Historically, Black people have faced significant systemic barriers in the workforce, and despite an improved labor market, they still can’t obtain well-paying, stable jobs with quality benefits at the same rate as other groups.
In response, Grads of Life, a national initiative dedicated to closing the gap between people historically excluded from the workforce and employers hiring talent, recently announced it will expand its partnership with OneTen, a coalition of CEOs and companies committed to placing one million Black Americans without four-year college degrees into family-sustaining jobs over the next 10 years.
“We know that structural barriers call for structural solutions — and OneTen has responded overwhelmingly to this call,” said Elyse Rosenblum, CEO of Grads of Life. “It has been Grads of Life’s privilege to support OneTen and its more than 60 member companies and 250 executives. OneTen’s efforts have already led to more than 20,000 hires and increased access to economic opportunity and mobility for Black talent nationwide. We are excited to double down on this partnership in 2022, engaging employers in new markets and advancing the talent practices necessary for Black Americans to thrive.”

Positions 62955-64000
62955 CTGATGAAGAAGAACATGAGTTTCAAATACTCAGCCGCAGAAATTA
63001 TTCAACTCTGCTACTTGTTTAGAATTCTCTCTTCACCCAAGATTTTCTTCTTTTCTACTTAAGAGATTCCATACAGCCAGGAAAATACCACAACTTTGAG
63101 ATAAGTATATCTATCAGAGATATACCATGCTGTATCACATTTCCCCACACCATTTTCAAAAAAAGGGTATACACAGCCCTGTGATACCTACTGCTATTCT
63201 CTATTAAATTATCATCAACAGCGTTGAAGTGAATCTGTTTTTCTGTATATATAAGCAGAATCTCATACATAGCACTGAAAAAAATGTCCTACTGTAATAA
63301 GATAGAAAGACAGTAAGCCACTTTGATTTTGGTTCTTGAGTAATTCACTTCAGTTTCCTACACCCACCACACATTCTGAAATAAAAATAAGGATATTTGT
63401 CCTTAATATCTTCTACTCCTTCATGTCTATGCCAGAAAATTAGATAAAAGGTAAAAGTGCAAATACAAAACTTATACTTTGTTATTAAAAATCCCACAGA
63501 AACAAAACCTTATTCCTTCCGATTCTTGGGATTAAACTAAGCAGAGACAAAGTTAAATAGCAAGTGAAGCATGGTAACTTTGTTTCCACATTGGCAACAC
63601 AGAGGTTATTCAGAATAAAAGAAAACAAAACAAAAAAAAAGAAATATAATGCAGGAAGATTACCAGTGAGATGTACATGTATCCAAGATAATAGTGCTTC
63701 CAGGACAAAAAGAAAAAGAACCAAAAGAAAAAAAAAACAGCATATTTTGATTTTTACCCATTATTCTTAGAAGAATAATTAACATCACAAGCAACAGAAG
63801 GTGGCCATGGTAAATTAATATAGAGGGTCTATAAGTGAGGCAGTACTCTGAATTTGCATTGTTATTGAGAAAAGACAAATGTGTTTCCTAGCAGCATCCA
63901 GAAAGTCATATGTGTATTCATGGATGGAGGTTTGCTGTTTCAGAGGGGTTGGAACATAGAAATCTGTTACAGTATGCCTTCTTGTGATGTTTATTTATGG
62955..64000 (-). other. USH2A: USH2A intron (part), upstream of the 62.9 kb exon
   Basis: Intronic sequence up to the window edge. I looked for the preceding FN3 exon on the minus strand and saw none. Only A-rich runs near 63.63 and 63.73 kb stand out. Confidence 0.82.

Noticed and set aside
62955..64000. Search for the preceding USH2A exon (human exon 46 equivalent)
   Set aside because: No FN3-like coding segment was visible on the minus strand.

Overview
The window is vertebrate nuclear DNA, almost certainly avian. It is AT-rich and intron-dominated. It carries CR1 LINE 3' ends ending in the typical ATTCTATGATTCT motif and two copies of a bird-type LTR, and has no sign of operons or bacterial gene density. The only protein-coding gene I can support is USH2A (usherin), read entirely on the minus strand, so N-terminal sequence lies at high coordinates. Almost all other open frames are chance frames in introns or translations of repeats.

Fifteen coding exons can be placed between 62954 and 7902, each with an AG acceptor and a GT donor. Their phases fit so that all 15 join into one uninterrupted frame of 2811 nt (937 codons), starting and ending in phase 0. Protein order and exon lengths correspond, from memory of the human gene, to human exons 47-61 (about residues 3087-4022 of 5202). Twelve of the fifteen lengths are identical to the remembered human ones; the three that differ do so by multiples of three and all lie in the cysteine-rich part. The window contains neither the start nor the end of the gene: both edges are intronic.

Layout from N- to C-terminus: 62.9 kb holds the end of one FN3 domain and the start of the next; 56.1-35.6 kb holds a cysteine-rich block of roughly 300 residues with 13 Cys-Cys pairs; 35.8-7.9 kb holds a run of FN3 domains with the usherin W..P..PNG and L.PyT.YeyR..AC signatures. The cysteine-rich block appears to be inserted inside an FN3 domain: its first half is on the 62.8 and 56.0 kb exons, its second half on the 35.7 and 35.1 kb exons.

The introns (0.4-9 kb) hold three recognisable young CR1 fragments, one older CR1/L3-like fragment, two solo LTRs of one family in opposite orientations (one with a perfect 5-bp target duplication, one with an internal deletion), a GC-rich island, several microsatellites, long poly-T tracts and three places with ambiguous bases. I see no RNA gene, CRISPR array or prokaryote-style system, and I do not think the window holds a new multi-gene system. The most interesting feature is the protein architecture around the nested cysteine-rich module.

Grads of Life plans to launch programs around skills-based hiring, work-based learning, and company training to the coalition’s C-suite convenings and working groups to support OneTen employers in improving their DEI outcomes and achieving their OneTen commitments.
“Grads of Life has been an instrumental partner in helping to launch OneTen and close the opportunity gap for Black talent in corporate America,” said Maurice Jones, CEO of OneTen said in a news release. “Together, we’ve achieved an incredible feat of providing some of the largest employers in the country with new strategies to hire, promote, and upskill promising talent who are often overlooked because they don’t have a four-year degree. We’re excited to continue advancing this work to help achieve full racial equity and economic mobility for Black Americans.”